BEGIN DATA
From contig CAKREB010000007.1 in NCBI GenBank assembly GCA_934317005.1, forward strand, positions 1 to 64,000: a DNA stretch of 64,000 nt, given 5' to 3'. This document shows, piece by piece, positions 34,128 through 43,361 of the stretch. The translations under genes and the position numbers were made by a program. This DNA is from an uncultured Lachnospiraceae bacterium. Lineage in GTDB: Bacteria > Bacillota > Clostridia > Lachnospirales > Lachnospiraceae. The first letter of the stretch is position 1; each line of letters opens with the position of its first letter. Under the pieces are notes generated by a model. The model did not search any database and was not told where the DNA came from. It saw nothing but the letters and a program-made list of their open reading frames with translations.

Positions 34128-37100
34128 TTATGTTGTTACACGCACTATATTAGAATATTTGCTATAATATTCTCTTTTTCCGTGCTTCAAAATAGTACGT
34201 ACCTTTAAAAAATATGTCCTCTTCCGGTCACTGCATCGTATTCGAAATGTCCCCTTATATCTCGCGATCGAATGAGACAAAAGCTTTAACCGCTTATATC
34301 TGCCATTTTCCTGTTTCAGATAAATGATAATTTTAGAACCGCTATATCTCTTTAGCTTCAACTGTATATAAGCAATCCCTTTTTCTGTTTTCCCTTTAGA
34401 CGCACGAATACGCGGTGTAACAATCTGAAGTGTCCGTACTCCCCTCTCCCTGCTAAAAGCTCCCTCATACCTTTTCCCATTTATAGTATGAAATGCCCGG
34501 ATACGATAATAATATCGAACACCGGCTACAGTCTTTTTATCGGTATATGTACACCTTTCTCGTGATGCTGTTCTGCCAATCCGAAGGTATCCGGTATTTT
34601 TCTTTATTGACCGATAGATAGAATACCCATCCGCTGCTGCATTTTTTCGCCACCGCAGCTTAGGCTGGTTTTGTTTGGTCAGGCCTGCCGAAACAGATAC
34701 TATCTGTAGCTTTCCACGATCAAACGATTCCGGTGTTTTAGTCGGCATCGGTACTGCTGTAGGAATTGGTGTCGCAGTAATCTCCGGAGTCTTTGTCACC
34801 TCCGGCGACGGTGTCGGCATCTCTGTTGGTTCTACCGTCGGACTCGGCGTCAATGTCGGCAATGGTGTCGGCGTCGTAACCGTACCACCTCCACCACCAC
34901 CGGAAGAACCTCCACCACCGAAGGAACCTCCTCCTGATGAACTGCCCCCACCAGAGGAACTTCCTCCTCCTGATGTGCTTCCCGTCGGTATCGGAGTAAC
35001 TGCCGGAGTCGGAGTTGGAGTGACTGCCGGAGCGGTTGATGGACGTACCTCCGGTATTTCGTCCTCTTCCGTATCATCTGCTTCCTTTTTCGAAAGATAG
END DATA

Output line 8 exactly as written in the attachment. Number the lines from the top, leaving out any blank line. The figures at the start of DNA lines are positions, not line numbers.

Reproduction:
34601 TCTTTATTGACCGATAGATAGAATACCCATCCGCTGCTGCATTTTTTCGCCACCGCAGCTTAGGCTGGTTTTGTTTGGTCAGGCCTGCCGAAACAGATAC